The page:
In this volatile and complex world, for organisations to continue to prosper beyond 2017, Leaders need to build on their historic skills to embrace innovation and change. Diversity of leadership encourages new ways of thinking, and challenges old paradigms
New leadership strengths such as courage, collaboration and diversity of thinking are essential. The global management trend towards collaborative and inclusive leadership are often traits attributed to femininity. This celebration of stereo-typically female characteristics is a stark shift from what we have previously been wired to perceive as weakness in the workplace.
Researcher Rocío Lorenzo and her team recently shared the findings their study which surveyed 171 companies. They looked at the share of revenues of these companies from innovation, ie share from new products or services in the last three years. Then they compared it with how diverse they are. It was a resounding and undeniable linkage that they pondered… Do more innovative companies value diversity more OR is it that more diverse leadership groups are more innovative?
However and this comes up across the research, it can’t just be one woman in the group, there needs to be and it varies on the study, between 20-30% women for diversity to make a tangible impact.
The study shows that companies with the greatest gender diversity (8 out of every 20 managers were female) generated about 34% of their revenues from innovative products and services in the most recent three-year period. That compares with innovation revenues of 25% for companies that have the least gender diversity (only 1 in 20 managers were female). The positive relationship between management diversity and innovation is statistically significant, meaning that companies with higher levels of diversity get more revenue from new products and services.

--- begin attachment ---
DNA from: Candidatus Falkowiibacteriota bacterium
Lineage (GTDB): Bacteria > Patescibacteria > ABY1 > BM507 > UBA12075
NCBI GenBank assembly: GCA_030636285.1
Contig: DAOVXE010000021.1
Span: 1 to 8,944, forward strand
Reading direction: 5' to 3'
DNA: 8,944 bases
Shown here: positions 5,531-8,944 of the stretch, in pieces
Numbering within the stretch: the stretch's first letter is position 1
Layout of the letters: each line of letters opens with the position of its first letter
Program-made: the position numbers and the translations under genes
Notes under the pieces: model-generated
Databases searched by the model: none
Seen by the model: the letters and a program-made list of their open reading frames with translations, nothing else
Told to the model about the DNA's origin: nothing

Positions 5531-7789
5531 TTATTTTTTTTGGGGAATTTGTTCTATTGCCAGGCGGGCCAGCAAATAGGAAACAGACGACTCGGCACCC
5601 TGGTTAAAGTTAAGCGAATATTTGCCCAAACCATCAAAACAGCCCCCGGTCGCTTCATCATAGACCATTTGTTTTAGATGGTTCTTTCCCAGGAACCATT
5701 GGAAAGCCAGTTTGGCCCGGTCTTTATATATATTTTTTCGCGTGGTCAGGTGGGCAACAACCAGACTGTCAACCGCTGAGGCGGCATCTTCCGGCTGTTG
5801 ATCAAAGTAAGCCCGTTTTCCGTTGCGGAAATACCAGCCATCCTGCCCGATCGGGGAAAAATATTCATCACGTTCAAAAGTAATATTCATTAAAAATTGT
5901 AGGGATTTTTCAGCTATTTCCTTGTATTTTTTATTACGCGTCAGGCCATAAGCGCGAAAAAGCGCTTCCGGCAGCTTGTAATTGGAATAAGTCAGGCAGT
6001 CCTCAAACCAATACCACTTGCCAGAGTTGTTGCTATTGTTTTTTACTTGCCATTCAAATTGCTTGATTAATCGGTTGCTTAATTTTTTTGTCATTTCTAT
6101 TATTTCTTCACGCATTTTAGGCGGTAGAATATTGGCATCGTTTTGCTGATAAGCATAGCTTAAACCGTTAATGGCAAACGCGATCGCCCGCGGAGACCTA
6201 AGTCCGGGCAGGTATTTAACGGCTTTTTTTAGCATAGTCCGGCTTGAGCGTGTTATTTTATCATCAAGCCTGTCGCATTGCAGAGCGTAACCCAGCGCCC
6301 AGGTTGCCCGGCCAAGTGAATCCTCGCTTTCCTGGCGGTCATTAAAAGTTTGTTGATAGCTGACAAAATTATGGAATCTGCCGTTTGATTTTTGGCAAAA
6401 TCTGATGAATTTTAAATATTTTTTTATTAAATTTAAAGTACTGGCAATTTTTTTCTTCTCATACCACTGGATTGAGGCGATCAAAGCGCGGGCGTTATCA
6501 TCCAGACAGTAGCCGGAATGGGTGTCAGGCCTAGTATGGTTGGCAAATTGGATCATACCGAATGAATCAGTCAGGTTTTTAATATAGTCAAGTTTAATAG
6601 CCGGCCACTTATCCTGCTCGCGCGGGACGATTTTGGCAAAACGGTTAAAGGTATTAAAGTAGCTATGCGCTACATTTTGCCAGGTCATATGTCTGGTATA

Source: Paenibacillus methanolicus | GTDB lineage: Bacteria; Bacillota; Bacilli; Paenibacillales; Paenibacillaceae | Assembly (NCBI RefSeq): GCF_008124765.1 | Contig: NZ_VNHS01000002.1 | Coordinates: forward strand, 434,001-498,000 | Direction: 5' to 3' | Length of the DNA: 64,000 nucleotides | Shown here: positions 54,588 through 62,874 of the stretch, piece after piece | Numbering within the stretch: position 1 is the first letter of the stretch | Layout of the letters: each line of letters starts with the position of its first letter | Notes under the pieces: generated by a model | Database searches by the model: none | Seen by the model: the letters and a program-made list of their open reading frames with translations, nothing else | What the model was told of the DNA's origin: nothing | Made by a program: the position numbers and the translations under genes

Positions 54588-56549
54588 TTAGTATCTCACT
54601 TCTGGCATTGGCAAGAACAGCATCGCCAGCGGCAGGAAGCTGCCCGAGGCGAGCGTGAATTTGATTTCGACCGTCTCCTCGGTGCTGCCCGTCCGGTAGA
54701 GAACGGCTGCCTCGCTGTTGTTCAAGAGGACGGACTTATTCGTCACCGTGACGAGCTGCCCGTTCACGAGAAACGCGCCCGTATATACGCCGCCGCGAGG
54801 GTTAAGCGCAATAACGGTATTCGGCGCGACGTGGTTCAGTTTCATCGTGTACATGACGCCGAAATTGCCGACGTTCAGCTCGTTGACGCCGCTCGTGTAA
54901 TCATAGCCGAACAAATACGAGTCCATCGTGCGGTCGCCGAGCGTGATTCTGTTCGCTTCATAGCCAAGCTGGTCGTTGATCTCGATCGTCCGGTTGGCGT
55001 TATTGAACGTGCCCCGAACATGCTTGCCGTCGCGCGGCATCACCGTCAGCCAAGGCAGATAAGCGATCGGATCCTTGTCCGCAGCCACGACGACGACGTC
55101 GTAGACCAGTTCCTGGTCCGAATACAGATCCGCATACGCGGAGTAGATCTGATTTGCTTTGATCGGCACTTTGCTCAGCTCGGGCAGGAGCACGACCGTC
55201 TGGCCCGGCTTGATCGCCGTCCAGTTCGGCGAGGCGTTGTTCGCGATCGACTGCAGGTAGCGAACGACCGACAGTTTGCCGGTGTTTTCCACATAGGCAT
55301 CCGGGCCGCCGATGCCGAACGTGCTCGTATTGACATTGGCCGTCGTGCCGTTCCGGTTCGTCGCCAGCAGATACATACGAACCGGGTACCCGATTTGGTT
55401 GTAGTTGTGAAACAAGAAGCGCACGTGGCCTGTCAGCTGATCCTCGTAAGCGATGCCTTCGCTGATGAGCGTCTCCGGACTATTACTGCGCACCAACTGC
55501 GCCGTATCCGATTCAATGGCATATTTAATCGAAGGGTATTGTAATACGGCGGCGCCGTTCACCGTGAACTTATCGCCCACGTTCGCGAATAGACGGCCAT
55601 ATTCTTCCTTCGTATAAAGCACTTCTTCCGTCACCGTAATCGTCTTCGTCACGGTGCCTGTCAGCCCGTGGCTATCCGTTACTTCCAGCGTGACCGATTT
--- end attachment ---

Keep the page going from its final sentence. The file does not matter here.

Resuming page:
In another study, the Credit Suisse Research Institute issued a report in which they examined 2,360 companies globally from 2005 to 2011, looking for a relationship between gender diversity on corporate management boards and financial performance. The researchers found that companies with one or more women on the board delivered higher average returns on equity, net debt to equity and better average growth.
Similarly, Catalyst found significantly higher returns in Fortune 500 companies with more women at the top and on their boards of directors. McKinsey found that, in a group of publicly traded European companies, those with gender diversity in leadership experienced higher return on equity, operating profit, and stock price.
The business case for gender diversity is strong but is the appetite from Australian business?
Written by Amy Cato.